Alpha-1 antitrypsin (AAT) is a laboratory test to measure the amount of AAT in your blood. The test is also done to check for abnormal forms of AAT.
How the Test is Performed
A blood sample is needed.
How to Prepare for the Test
There is no special preparation.
How the Test will Feel
When the needle is inserted to draw blood, some people feel moderate pain. Others feel only a prick or stinging. Afterward, there may be some throbbing or a slight bruise. This soon goes away.
Why the Test is Performed
This test is helpful in identifying a rare form of emphysema in adults and a rare form of liver disease (cirrhosis) in children and adults caused by an AAT deficiency. AAT deficiency is passed down through families. The condition causes the liver to make too little of AAT, a protein that protects the lungs and liver from damage.
Everyone has two copies of the gene that makes AAT. Most people with a lower-than-normal level of AAT have one normal gene for AAT, and one abnormal gene. People with two abnormal copies of the gene have more severe disease.
Normal value ranges may vary slightly among different laboratories. Talk to your health care provider about the meaning of your specific test results.
What Abnormal Results Mean
A lower-than-normal level of AAT may be associated with:
- Damage of the large airways in the lungs (bronchiectasis)
- Scarring of the liver (cirrhosis)
- Chronic obstructive pulmonary disease (COPD)
- Liver tumors
- Yellowing of the skin and eyes due to blocked bile flow (obstructive jaundice)
- High blood pressure in the large vein leads to the liver (portal hypertension)
There is little risk involved with having your blood taken. Veins and arteries vary in size from one person to another, and from one side of the body to the other. Taking blood from some people may be more difficult than from others.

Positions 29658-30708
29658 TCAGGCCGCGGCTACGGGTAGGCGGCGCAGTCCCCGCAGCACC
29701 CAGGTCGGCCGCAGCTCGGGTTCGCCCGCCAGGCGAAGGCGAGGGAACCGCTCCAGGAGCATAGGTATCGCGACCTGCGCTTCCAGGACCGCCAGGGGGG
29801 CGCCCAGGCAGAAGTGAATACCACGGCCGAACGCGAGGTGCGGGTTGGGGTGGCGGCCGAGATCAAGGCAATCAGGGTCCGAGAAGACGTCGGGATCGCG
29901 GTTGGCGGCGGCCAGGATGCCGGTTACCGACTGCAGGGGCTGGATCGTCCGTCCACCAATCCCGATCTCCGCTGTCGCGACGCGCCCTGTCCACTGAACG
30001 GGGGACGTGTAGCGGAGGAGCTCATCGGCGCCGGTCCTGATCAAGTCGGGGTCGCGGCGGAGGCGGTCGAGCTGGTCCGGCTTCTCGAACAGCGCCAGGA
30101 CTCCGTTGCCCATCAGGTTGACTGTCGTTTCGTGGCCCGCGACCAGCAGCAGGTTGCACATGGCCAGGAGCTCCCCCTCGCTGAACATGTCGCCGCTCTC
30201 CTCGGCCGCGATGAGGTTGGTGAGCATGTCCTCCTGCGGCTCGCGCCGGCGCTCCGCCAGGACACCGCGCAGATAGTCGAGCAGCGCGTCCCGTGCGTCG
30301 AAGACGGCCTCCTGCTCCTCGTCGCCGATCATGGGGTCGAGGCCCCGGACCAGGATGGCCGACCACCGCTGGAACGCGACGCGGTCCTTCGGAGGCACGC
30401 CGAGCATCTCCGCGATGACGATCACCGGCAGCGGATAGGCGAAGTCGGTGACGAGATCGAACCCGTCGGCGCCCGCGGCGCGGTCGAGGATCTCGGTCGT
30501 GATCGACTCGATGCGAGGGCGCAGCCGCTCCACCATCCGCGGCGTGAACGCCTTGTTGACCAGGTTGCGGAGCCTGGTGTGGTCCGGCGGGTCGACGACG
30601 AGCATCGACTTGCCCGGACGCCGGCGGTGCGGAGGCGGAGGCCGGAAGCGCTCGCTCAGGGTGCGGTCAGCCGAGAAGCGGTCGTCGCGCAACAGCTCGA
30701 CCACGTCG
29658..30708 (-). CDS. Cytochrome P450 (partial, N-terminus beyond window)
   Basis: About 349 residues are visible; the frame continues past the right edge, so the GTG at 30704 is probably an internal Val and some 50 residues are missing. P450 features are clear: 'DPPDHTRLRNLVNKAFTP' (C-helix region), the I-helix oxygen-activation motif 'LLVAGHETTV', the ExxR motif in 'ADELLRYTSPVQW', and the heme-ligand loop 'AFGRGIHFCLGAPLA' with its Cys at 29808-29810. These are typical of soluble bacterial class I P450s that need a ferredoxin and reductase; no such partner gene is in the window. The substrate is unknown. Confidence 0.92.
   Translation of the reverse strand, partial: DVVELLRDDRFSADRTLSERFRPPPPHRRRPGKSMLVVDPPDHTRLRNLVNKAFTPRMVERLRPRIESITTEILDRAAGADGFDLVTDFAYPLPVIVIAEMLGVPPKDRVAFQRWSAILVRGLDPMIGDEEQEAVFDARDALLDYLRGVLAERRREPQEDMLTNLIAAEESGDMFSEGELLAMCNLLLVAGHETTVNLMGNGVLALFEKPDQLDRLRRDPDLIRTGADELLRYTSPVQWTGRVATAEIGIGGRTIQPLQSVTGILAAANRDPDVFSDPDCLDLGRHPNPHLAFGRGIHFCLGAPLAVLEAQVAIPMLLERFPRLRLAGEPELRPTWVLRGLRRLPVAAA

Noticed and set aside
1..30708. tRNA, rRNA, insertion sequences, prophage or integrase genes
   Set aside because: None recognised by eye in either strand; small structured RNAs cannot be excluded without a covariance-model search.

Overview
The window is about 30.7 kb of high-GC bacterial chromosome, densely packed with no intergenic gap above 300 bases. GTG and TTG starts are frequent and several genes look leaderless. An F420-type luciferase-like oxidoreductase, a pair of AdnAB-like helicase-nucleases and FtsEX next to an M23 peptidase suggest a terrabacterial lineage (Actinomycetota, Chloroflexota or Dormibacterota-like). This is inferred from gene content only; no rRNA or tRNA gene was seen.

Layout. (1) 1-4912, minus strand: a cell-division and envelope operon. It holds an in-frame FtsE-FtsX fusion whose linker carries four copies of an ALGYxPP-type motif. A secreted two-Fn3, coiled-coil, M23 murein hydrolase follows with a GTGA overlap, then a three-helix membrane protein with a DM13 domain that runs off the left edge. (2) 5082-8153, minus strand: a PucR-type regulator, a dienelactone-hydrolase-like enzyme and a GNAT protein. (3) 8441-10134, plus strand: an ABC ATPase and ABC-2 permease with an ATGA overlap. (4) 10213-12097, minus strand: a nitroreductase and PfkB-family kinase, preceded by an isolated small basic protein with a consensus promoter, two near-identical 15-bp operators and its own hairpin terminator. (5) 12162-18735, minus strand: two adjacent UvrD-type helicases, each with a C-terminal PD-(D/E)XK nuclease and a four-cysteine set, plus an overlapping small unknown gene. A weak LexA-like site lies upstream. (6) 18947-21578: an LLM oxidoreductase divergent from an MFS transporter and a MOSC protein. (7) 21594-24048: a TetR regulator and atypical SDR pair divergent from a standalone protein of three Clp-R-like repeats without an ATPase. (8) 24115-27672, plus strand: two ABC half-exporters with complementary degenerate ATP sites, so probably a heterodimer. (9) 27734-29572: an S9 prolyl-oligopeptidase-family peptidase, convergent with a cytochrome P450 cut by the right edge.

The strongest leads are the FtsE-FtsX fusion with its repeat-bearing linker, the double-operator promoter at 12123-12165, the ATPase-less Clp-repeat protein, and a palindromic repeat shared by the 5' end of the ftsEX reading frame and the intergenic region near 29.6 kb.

Other risks associated with having blood drawn are slight, but may include:
- Excessive bleeding
- Fainting or feeling lightheaded
- Multiple punctures to locate veins
- Hematoma (blood accumulating under the skin)
- Infection (a slight risk any time the skin is broken)
Chernecky CC, Berger BJ. Alpha1-antitrypsin - serum. In: Chernecky CC, Berger BJ, eds. Laboratory Tests and Diagnostic Procedures. 6th ed. St Louis, MO: Elsevier Saunders; 2013:121-122.
Winnie GB, Boas SR. A1-antitrypsin deficiency and emphysema. In: Kliegman RM, Stanton BF, St. Geme JW, Schor NF, eds. Nelson Textbook of Pediatrics. 20th ed. Philadelphia, PA: Elsevier Saunders; 2016:chap 393.
Review Date 7/20/2018
Updated by: Allen J. Blaivas, DO, Division of Pulmonary, Critical Care, and Sleep Medicine, VA New Jersey Health Care System, Clinical Assistant Professor, Rutgers New Jersey Medical School, East Orange, NJ. Review provided by VeriMed Healthcare Network. Also reviewed by David Zieve, MD, MHA, Medical Director, Brenda Conaway, Editorial Director, and the A.D.A.M. Editorial team.